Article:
Jun 09, 2017

Registered Nurses in Aged Care: What Skills Will They Need To Care for Our Elderly?

With people living longer and an increasing ageing population, it’s no surprise that aged care is one of the fastest growing industries in Australia.

That means there are more jobs for carers, nurses, janitors, kitchen staff, upper management and more.

The recent Productivity Commission report on aged care services found that the number of aged care staff has increased over the last five years.

However, surprisingly, the number of registered nurses that work in aged care has remained the same.

With more older Australians needing care, and no increase in registered nurses, this leaves the aged care industry with a severe skill shortage and a question over the quality of care offered.

Because aged care requirements have becoming increasingly complex, there is a greater demand for registered nurses in the industry.

A new study, from the University of Wollongong and Nursing in Aged Care Collaborative, has been developed a competency framework to better understand the skills and knowledge registered nurses will need in the future.

Associate professor Victoria Traynor, from the University of Wollongong’s school of nursing, explains that this new framework will not only ensure a higher quality of care, but that it will also “give the public reassurance that the aged care industry is going to deliver”.

What this new framework is based on is the experiences of current senior registered nurses, with a focus on issues providers are dealing with such as recruitment, retainment and education of staff, as well as the implementation of specialist services.

“The participants thought it should have two levels of practice: an essential level of practice for most registered nurses working in aged care; and an enhanced level of practice for those who are an expert in the specialism,” said Professor Traynor

The framework has a 95 per cent agreement from participants can be used in a variety of areas – recruitment, training, university courses.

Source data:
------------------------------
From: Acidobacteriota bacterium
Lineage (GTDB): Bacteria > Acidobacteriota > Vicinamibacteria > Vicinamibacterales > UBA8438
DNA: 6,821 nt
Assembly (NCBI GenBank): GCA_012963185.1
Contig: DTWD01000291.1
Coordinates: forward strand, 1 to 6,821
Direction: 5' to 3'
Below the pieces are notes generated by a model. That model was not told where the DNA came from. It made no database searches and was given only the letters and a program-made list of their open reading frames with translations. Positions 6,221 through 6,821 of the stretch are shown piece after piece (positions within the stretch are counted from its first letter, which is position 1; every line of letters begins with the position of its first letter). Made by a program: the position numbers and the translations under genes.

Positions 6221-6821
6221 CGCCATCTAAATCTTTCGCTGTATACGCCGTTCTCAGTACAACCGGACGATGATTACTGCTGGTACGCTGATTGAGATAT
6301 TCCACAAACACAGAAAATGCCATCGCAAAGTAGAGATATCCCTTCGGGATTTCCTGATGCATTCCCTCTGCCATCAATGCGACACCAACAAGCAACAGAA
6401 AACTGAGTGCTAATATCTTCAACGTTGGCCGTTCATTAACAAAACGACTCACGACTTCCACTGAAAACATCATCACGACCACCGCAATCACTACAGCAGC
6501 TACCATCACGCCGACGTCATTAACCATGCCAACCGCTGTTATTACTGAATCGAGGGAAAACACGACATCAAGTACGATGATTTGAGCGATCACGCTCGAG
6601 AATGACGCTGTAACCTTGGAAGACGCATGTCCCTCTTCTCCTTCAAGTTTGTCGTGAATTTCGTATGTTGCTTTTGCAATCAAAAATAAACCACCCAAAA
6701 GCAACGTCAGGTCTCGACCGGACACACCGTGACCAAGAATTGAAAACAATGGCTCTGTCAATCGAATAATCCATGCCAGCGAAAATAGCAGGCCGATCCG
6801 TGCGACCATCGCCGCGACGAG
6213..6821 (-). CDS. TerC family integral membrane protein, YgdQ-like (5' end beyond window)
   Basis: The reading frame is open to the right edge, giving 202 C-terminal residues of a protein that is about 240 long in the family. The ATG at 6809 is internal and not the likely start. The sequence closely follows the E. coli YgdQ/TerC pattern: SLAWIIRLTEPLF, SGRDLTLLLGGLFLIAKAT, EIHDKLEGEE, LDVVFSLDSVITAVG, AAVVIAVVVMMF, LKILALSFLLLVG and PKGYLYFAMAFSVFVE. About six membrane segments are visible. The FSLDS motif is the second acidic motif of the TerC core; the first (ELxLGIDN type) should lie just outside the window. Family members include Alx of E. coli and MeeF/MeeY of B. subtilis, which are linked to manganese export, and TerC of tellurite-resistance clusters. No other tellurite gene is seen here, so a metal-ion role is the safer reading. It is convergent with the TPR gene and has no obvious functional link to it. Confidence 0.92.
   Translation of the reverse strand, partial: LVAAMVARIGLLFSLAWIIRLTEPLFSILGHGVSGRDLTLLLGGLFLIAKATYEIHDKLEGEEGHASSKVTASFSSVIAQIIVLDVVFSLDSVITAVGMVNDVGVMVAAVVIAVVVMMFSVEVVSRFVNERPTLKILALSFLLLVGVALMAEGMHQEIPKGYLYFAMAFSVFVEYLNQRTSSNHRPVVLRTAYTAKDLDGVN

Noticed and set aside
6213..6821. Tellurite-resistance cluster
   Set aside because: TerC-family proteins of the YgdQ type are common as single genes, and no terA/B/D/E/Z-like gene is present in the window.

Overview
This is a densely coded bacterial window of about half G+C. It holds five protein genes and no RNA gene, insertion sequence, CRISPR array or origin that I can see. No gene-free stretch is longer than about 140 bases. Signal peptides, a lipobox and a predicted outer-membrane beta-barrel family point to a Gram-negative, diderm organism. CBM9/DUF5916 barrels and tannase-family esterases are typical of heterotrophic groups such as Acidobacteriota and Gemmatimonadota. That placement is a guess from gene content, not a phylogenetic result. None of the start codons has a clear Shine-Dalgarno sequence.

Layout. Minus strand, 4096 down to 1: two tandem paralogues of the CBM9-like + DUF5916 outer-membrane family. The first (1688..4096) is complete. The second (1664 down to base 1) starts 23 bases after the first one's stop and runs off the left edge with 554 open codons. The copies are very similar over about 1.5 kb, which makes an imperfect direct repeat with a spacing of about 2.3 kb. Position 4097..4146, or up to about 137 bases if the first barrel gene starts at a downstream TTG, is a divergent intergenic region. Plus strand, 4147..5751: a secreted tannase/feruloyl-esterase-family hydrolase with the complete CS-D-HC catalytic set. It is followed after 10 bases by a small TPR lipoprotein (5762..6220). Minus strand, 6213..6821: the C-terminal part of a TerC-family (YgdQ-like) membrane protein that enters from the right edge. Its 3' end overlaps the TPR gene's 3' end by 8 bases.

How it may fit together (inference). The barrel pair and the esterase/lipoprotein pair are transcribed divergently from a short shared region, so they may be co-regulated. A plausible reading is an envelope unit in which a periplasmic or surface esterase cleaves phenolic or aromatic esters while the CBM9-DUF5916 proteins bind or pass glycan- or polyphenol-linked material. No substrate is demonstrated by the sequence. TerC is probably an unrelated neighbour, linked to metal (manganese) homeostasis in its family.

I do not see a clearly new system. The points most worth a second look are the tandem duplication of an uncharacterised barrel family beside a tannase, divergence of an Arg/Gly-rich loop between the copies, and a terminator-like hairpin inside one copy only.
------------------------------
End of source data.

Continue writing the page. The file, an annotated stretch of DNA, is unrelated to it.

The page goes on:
The study will be available on the Aged and Dementia Health Education and Research website later this year.

In 2016, ANMF released the National Aged Care Staffing and Skills Mix Project Report which also showed that there was an alarmingly low number of registered nurses.

Lee Thomas, Federal Secretary of the Australian Nursing and Midwifery Federation, says that it’s not uncommon to have only the one Registered Nurse (RN) caring for over 130 people.

“Our ANMF analysis shows that residents should be receiving an average 4 hours and 18 minutes of care per day – compared to the current 2.84 hours which is currently being provided”.

In terms of skills mix, the project report recommends a staff force should have a mix of 30% Registered Nurses, 20% Enrolled Nurses and 50% Personal Care Workers as a minimum to ensure safe residential care.

However, these ratios are not met. With such low ratios, it will inevitably impact the quality of care that residents can receive.

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  1. Unfortunately having worked as and RN in the Aged Care Industry. The ratio of RN’s to AIN’s and Enrolled Nurses has indeed fallen, because basically the Aged Care Industry does NOT want RN’s in the mix! Too expensive! So in one facility I worked in, they allowed AIN’s with a very basic drug training, to give dangerous S8 drugs without supervision and not even from Blister packs to Residents, on the premise that the AIN can be considered the same as a family member who gives them to another family member! This occurred when the RN was not present on Evening or night shifts. The RN was on call but the AIN’s were instructed they did not need to even contact the RN and ask them about administering the S8! Of course the Resident is meant to agree to this but in my experience that rarely happened. When I put in a complaint to the head of the nursing area in this particular Organisation, they sacked me pretty well on the spot! I think that RN’s cannot worked conscientiously in such a situation and retain their duty of care as RN’s to the residents! The Administrative head of the Village I worked in also refused to allow me as the RN to take clinical responsibility for the Residents, stating she would ring ring their GP’s if there were any medical problems and she felt I was over-servicing even refusing me the right to check on an unstable diabetic Patient on Insulin, who was not waking in the mornings! So RNs are often treated extremely poorly by ‘some’ Aged Care Facilities sad to say! Who wants to work with that sort of pressure and Poor treatment standards dictated by non trained staff?

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